My Desperate Search for Books in Athens

I mentioned a few days ago that I was struggling with the phase of culture shock where everything unfamiliar feels like a personal attack.  Nowhere did I feel this more strongly than in my search for books written in English.  I love to read, books are my happy place, when I see them my face goes all wistful, etc etc.  But everywhere I went, the titles were maddeningly indecipherable.

Duh, Tricia, you may be thinking.  You’re in Greece.

But you’ve forgotten – I’m incredibly privileged, and I expect everything to be available in my mother language!

Which is, you know, selfish.  But also true.  And anyway, it just felt like a slap to my face every time I saw a book and knew that it’s pages – MY PAGES, MY LOVE – were stories and words and phrases that I would never understand.  Street-side book sellers hosted tables full of familiar covers and unfamiliar titles.  The center where I volunteer had a bookcase full of Greek books; I pulled out the most basic books for children and wilted with my inability to translate more than one sentence.  In a desperate attempt to find normalcy, I returned to Omonia where I had once walked through a bookstore to get to a bathroom.  It was made of several rooms, but I found only two bookshelves with English books.  There was nothing worth reading, and I left really dejected.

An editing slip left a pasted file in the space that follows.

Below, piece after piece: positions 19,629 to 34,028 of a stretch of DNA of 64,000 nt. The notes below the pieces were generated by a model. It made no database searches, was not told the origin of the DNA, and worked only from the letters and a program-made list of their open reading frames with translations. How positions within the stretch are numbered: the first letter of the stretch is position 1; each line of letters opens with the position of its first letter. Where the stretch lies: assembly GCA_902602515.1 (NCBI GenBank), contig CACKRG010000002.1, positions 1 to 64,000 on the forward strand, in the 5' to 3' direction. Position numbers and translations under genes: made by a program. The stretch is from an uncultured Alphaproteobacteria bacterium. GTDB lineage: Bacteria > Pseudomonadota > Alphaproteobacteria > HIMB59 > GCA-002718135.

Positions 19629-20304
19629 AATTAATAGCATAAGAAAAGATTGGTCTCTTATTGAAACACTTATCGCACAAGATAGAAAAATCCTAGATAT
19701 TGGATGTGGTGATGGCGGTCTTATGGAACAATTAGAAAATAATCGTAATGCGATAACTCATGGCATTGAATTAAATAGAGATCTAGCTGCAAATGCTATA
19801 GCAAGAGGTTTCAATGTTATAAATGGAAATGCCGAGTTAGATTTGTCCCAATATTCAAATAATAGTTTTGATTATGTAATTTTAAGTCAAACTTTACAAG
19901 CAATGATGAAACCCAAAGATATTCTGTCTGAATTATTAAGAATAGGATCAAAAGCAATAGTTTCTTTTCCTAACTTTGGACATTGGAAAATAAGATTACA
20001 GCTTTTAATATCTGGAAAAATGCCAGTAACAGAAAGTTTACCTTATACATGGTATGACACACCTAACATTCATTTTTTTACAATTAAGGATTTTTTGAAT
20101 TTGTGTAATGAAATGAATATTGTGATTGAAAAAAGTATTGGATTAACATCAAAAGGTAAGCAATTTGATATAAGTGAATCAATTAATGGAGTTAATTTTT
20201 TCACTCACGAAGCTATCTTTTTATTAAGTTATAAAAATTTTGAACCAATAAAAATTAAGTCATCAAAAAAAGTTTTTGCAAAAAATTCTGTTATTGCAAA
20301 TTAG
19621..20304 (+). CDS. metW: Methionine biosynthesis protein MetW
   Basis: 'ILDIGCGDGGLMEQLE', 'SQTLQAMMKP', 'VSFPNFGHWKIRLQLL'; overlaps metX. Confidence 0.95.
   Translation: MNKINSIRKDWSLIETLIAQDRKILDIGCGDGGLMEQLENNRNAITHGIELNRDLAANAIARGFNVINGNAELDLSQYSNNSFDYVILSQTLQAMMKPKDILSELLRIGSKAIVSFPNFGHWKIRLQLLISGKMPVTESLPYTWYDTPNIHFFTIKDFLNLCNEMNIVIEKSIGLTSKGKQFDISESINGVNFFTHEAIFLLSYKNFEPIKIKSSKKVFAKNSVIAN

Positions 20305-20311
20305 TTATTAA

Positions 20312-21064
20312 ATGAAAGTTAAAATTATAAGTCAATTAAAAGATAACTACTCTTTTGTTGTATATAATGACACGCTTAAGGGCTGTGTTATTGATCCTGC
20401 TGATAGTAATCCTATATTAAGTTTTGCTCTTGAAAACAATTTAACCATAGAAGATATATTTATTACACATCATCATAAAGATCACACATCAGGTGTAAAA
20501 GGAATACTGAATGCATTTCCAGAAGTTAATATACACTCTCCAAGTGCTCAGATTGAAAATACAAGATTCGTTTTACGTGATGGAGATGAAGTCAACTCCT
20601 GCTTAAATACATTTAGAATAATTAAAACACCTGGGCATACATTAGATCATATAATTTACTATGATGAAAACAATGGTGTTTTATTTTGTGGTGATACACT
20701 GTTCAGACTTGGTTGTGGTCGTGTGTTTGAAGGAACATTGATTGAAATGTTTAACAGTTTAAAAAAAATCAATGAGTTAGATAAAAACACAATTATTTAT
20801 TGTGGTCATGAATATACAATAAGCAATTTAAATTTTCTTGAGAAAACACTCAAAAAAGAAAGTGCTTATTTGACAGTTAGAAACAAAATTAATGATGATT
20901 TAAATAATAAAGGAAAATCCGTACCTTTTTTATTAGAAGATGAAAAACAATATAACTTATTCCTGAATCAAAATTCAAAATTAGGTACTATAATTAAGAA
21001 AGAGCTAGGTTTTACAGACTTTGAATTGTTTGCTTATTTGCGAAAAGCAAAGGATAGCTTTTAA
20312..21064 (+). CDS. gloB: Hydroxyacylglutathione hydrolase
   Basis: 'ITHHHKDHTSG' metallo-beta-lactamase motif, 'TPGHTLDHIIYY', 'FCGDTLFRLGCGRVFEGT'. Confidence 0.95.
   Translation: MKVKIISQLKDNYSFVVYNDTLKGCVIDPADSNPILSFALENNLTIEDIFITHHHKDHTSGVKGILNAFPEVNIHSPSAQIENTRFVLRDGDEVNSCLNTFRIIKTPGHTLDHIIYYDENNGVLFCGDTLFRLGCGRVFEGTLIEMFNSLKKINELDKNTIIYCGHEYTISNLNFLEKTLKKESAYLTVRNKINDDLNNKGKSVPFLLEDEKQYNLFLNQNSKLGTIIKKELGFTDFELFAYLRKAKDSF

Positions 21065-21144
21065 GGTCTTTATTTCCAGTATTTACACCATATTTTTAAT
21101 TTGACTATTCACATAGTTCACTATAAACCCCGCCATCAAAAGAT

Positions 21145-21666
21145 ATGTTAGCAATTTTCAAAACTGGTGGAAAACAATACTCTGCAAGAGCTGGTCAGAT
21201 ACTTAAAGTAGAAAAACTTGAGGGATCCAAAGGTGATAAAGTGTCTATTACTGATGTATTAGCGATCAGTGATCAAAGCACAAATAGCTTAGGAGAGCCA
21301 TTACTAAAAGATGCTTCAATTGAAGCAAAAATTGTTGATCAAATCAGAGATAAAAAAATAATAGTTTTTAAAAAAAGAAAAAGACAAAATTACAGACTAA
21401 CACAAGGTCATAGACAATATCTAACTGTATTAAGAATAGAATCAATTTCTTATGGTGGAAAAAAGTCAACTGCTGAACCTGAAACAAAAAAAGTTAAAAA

I complained about this to Argyris on Sunday, and an hour later he exclaimed, “Oh!  There is a big building at Syntagma, next to the McDonald’s!  Public, it’s orange.  There are many books there.  I’m sure they have some in English.”

“You mean there’s been a bookstore right next to my metro stop, and I’ve ignored it for two weeks??”   Continue reading